HomeENGLISH MAGAZINEFrom gut polyps toward most aggressive cancers: studying magical bullets aiming to...

From gut polyps toward most aggressive cancers: studying magical bullets aiming to erase their root

Sporadic colon cancer is often characterized by mutations in the tumor suppressor gene APC, while autosomal dominant inheritance of a mutant APC allele, as in familial adenomatous polyposis (FAP), results in early-onset massive colonic polyposis that progresses evenly in colorectal cancer unless prophylactic total colectomy is performed. FAP is an inherited condition that causes precancerous polyps to grow in the gut at a young age, often leading to the removal of parts of the colon to prevent cancer. In preclinical experiments a few years ago, researchers at the VCU Massey Cancer Center discovered a new way in which colon cancer develops, as well as a potential “magic bullet” that prevents and treats it. The findings may extend to ovarian, breast, lung, prostate and potentially other cancers that depend on the same growth mechanism.

The researchers targeted the CtBP gene with a drug known as HIPP (2-hydroxy-imino-phenylpyruvic acid) and were able to reduce the development of pre-cancerous polyps by half and restore a normal life to mice born with a predisposition to intestinal polyps analogous to human FAP. In contrast to other cancer-promoting genes, CtBP is not mutated in colon cancer; instead, it is overexpressed to the point where cancer depends on it for growth. CtBP works to reprogram cells by repressing the expression of genes that typically prevent cancer, through a form of cellular suicide known as apoptosis. In the brain, this protein is responsible for the eventual maturation of neurons, preventing them from becoming stem cells again. It simultaneously promotes the expression of other genes that lead to cancer growth and metastasis. The researchers found that CtBP can cause normal human cells to become cancerous when inserted into the cell’s DNA.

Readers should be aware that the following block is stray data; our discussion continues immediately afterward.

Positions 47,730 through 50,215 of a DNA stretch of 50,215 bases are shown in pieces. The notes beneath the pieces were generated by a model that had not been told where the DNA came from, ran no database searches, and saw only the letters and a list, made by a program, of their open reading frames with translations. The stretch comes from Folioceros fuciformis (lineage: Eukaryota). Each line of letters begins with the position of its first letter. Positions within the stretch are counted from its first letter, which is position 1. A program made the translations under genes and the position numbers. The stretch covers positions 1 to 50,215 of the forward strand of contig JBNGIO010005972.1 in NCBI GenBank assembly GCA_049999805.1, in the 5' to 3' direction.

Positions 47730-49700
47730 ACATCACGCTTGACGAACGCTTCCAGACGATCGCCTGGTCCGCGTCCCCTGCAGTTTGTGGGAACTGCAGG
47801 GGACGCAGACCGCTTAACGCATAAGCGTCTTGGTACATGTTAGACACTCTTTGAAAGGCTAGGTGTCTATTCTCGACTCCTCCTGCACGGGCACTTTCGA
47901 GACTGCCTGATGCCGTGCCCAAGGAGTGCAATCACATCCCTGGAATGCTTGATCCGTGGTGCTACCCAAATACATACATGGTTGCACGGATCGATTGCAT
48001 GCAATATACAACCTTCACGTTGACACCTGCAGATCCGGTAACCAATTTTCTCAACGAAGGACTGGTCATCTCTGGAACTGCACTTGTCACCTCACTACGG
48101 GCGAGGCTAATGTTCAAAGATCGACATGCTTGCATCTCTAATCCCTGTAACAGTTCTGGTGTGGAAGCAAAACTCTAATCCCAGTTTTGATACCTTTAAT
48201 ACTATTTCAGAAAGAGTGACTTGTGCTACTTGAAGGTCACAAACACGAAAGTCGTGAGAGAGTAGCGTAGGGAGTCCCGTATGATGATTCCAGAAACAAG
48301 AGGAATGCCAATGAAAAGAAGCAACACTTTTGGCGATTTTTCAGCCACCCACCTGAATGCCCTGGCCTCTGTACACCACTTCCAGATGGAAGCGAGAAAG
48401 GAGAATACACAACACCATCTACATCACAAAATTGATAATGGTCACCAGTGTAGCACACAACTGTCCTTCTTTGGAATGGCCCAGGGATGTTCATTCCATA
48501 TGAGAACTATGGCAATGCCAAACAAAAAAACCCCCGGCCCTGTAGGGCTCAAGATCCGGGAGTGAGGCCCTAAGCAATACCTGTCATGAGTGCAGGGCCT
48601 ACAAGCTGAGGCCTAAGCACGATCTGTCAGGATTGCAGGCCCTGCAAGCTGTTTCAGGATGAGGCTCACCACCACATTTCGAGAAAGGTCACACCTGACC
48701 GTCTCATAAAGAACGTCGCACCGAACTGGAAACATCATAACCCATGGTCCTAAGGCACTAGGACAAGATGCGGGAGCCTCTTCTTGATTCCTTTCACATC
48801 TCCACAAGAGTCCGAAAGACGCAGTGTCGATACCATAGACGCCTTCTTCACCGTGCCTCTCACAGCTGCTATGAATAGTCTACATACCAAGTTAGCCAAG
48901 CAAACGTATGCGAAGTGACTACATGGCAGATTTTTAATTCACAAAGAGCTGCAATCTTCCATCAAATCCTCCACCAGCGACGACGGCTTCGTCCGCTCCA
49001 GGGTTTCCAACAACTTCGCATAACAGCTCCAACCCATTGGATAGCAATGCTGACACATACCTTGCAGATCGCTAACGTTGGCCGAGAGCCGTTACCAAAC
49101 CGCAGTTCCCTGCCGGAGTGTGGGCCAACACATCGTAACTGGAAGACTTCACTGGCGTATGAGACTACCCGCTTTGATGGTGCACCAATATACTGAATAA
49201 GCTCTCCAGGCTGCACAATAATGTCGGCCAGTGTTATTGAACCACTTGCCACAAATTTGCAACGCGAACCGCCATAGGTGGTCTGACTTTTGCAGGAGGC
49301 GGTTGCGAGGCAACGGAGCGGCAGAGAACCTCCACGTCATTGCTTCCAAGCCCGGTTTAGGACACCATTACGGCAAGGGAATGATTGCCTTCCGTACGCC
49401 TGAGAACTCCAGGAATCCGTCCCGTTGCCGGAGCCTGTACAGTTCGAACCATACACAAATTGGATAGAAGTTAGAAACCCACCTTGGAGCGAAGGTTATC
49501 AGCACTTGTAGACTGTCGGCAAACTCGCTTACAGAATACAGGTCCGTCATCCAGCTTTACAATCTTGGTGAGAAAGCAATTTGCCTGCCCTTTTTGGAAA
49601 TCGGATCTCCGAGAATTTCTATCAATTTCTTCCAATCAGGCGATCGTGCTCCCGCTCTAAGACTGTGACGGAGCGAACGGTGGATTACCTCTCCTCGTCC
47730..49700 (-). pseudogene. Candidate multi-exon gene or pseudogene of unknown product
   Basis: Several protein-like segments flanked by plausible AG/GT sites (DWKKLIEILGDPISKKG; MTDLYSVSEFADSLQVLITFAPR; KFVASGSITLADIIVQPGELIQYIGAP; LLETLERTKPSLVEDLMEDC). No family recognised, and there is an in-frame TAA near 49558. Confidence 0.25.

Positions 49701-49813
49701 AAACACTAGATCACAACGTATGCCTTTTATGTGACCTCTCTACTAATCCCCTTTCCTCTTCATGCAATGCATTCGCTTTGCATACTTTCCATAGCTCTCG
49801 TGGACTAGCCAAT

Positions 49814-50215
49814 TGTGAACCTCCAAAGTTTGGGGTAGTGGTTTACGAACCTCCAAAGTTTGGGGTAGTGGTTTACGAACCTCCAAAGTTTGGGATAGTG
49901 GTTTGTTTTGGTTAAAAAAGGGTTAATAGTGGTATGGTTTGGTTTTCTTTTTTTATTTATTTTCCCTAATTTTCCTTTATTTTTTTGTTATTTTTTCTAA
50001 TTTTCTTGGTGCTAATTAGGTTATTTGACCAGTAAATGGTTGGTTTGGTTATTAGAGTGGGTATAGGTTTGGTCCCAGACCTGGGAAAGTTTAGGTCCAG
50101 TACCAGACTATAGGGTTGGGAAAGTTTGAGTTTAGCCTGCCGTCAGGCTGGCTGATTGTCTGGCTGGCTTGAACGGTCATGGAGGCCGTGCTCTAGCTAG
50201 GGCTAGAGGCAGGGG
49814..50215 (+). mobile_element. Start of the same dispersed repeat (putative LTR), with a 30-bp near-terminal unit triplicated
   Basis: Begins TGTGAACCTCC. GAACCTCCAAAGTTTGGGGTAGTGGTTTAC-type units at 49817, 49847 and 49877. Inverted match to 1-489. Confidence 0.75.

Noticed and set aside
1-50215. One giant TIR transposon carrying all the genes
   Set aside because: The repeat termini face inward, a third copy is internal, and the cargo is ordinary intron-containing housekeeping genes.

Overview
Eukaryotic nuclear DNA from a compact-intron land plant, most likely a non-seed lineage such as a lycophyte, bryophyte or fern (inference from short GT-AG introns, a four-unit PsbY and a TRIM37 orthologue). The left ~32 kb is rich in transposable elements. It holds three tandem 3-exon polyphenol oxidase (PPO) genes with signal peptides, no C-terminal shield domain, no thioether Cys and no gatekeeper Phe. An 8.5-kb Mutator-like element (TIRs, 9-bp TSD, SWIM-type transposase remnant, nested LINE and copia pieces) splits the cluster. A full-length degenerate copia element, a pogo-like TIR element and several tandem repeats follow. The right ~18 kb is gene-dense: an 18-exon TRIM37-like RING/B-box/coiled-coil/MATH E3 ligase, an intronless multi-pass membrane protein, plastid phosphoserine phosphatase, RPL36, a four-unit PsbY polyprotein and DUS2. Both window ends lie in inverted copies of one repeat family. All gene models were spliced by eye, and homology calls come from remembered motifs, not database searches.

In mouse models of familial adenomatosis, HIPP treatment significantly reduced intestinal polyps and increased survival while mice raised without the CtBP gene lived twice as long as those with it. In laboratory experiments, HIPP acted almost like a “magic bullet” to prevent the formation of polyps. The transcriptional co-regulation of CtBP is activated by an increase in the concentration of NADH, an enzyme cofactor derived from vitamin B3 or niacin. Indeed, CtBP is also an enzyme, in which NADH binds to the conserved dehydrogenase domain of CtBP. The dehydrogenase domain of CtBP is addressable by small molecular analogues of its native substrate, α-keto-γ- (methylthio) -butyric acid (MTOB). Of these analogues, 2-hydroxy-imino-3-phenyl-propionic acid (HIPP) and its more potent 4-chloro-derivative (4-CHIPP), antagonize CtBP-driven oncogenic functions. Pharmacological inhibition of CtBP suppresses intestinal polyposis in genetically predisposed mice.

This study is part of a line of research begun in 2010 that investigates CtBP proteins, since in addition to CtBP there is the CtBP2 isoform. The above data can be used against still lethal malignant tumors. In 2019, the research team extended pancreatic cancer trials. The researchers proved that in this type of tumor it is precisely the isoform 2 that predominates in the processes of gene modulation, instead of CtBP1 and the oncogene c-Myc could be an important downstream effector of CtBP2, given that the mutation or gene amplification of c-Myc is present in pancreatic cancer, as well as in breast or colon cancer. When the scientists treated the tumor mice with 4-CHIPP they observed a reduction in tumor masses. The effect was amplified with the simultaneous administration of gemcitabine, a chemotherapy drug used routinely to treat this type of cancer.

Instead, researchers at the University of Texas MD Anderson Cancer Center have developed a new targeted therapy, called POMHEX, that blocks critical metabolic pathways in cancer cells with specific genetic defects. Preclinical studies have found that the enolase inhibitor is effective in killing brain cancer cells that lack ENO1, one of the two genes that encode the enzyme enolase. Enolase is an essential enzyme involved in glycolysis, a glucose metabolic pathway that is elevated in many cancers to fuel cell replication. Two genes, ENO1 and ENO2, encode slightly different but redundant versions of the enolase, and several tumors, such as glioblastoma, lack the ENO1 gene due to chromosomal loss. This leaves the cancer cells with only ENO2 to continue glycolysis, making them highly sensitive to enolase inhibitors. The specific targeting of ENO2 is of interest because it allows for the selective treatment of ENO1-missing tumor cells.